Additional highlights from the 3Q 2021 Broadband Access and Home Networking quarterly report:
- Total cable access concentrator revenue decreased 27 percent Y/Y to $257 M. There was a clear mix shift this quarter to remote PHY and remote MACPHY devices, both of which saw Y/Y revenue increases.
- Total PON ONT unit shipments reached 32 M units, marking the fourth quarter in row-unit shipments have exceeded 30 M globally.
- Component shortages are clearly impacting cable CPE and home networking device sales, with unit shipments down markedly Y/Y.
The Dell’Oro Group Broadband Access and Home Networking Quarterly Report provides a complete overview of the Broadband Access market with tables covering manufacturers’ revenue, average selling prices, and port/unit shipments for Cable, DSL, and PON equipment. Covered equipment includes Converged Cable Access Platforms (CCAP) and Distributed Access Architectures (DAA); Digital Subscriber Line Access Multiplexers ([DSLAMs] by technology ADSL/ADSL2+, G.SHDSL, VDSL, VDSL Profile 35b, and G.FAST); PON Optical Line Terminals (OLTs), Cable, DSL, and PON CPE (Customer Premises Equipment); and SOHO WLAN Equipment, including Mesh Routers. For more information about the report, please contact [email protected].
Separately, Dell’Oro reports that the worldwide Campus Switch market revenue reached a record level in 3Q 2021. Growth was mostly propelled by 1 Gbps, which reached a record level in shipments during the quarter, while Ethernet NBase-T ports were down Y/Y.
“We have been predicting the demand in the market to remain strong, but what surprised us is the level of shipments and revenues that vendors were able to achieve during the quarter, despite ongoing supply challenges,” said Sameh Boujelbene, Senior Director at Dell’Oro Group. “It appears, however, that these supply challenges are impacting the newer technologies more than the older ones, due to a less diversified ecosystem, and in some cases, a less mature supply chain,” added Boujelbene.
Additional highlights from the 3Q 2021 Ethernet Switch – Campus Report:
- Extreme, HPE, and Juniper each gained more than one point of revenue share in Europe, Middle East and Africa (EMEA)
- H3C outperformed the market and captured the revenue leading position in China
- Power-over-Ethernet (PoE) ports up strong double-digits and comprised 30 percent of the total ports
The Dell’Oro Group Ethernet Switch – Campus Quarterly Report offers a detailed view of Ethernet switches built and optimized for deployment outside the data center, to connect users and things to the Local Area Networks. The report contains in-depth market and vendor-level information on manufacturers’ revenue, ports shipped and average selling prices for both Modular and Fixed, and Fixed Managed and Unmanaged Ethernet Switches (100 Mbps, 1, 2.5, 5, 10, 25, 40, 50, 100 Gbps), Power-over-Ethernet, plus regional breakouts as well as split by customer size (Enterprise vs. SMB) and vertical segments. To purchase these reports, please contact us by email at [email protected].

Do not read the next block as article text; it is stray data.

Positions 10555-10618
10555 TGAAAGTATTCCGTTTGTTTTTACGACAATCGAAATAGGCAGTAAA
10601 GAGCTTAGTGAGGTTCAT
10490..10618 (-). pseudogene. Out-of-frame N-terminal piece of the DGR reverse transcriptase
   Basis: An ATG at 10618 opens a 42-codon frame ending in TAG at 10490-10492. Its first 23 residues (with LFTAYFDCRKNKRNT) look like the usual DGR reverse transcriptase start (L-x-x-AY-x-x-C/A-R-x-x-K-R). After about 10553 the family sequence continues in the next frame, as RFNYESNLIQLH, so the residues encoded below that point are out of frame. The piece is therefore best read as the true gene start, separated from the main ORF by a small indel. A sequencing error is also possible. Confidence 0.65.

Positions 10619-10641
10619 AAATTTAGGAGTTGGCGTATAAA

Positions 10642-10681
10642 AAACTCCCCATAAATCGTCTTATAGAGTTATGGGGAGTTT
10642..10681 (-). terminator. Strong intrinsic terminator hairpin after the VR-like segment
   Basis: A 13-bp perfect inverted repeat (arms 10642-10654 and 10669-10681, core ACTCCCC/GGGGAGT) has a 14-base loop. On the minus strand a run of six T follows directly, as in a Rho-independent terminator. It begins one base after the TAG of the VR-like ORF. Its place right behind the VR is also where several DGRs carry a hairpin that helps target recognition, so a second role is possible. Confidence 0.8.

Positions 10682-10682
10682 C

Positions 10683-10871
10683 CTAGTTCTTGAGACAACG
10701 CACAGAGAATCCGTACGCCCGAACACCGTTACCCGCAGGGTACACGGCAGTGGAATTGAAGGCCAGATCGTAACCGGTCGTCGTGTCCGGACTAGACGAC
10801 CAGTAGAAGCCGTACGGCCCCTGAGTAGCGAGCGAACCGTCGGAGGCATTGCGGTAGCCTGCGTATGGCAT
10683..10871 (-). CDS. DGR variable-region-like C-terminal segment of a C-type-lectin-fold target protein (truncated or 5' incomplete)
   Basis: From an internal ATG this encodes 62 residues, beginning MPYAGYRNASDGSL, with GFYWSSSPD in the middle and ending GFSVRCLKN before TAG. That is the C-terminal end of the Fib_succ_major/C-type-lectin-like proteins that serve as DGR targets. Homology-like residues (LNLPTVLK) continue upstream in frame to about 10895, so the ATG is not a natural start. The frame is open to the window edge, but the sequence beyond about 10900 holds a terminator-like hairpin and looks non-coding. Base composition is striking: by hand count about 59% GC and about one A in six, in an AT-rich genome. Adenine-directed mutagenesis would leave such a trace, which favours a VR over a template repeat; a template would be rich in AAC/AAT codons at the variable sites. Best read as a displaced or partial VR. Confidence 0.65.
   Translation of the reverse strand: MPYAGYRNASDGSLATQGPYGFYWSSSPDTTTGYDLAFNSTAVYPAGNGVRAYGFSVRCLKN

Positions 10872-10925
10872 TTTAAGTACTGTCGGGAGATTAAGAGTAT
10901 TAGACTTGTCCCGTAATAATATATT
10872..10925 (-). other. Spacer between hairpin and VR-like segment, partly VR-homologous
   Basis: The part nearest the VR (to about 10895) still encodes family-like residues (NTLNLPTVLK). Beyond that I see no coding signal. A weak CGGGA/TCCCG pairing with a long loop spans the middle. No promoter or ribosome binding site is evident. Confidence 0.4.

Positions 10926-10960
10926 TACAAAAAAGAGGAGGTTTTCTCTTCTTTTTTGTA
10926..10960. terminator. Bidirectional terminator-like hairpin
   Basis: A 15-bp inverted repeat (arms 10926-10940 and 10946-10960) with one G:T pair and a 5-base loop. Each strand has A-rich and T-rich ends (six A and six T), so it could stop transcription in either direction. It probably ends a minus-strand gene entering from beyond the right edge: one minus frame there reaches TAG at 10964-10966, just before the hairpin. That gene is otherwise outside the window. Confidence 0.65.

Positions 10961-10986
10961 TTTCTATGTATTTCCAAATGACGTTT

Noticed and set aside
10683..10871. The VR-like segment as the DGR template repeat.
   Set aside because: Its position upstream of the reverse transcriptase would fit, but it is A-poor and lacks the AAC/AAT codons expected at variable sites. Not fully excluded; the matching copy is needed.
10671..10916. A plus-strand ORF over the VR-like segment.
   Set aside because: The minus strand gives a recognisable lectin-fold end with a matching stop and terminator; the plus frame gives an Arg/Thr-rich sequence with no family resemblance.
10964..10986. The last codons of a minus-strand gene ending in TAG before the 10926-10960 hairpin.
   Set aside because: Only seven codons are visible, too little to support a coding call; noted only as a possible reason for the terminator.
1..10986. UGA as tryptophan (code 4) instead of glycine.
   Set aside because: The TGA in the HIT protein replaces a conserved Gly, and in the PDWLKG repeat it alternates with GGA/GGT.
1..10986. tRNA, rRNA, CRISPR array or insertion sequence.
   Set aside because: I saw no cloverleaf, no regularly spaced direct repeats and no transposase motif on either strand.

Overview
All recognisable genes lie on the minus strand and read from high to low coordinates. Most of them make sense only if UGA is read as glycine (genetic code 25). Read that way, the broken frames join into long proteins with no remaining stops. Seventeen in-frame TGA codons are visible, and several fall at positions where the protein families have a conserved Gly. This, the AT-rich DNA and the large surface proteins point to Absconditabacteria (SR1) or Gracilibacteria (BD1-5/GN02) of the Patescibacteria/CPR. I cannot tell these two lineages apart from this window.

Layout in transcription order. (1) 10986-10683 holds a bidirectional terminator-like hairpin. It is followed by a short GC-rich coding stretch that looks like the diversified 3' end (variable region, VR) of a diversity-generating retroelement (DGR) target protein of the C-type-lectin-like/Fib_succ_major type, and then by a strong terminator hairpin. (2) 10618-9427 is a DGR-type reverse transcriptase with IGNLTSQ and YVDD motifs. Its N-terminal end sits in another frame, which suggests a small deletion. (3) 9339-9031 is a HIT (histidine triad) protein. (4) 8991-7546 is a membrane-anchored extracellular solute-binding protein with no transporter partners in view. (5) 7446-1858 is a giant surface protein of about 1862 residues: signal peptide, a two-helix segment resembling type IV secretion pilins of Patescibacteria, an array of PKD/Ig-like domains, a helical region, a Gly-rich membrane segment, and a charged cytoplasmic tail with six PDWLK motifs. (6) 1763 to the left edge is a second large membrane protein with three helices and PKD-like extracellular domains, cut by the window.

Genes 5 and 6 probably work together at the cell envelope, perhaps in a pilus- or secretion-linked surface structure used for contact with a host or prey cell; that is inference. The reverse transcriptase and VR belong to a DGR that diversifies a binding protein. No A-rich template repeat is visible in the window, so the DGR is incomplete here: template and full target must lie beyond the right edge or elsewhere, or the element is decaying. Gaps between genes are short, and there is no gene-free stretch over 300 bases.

Dell’Oro Group is a market research firm that specializes in strategic competitive analysis in the telecommunications, networks, and data center IT markets. Our firm provides in-depth quantitative data and qualitative analysis to facilitate critical, fact-based business decisions. For more information, contact Dell’Oro Group at +1.650.622.9400 or visit www.delloro.com.
Leichtman Research Group, Inc. (LRG) found that the largest cable and wireline phone providers in the U.S. – representing about 96% of the market – acquired about 630,000 net additional broadband Internet subscribers in 3Q 2021, compared to a pro forma gain of about 1,525,000 subscribers in 3Q 2020, about 615,000 in 3Q 2019, and about 600,000 in 3Q 2018.
These top broadband providers now account for about 107.9 million subscribers, with top cable companies having about 75.2 million broadband subscribers, and top wireline phone companies having about 32.7 million subscribers.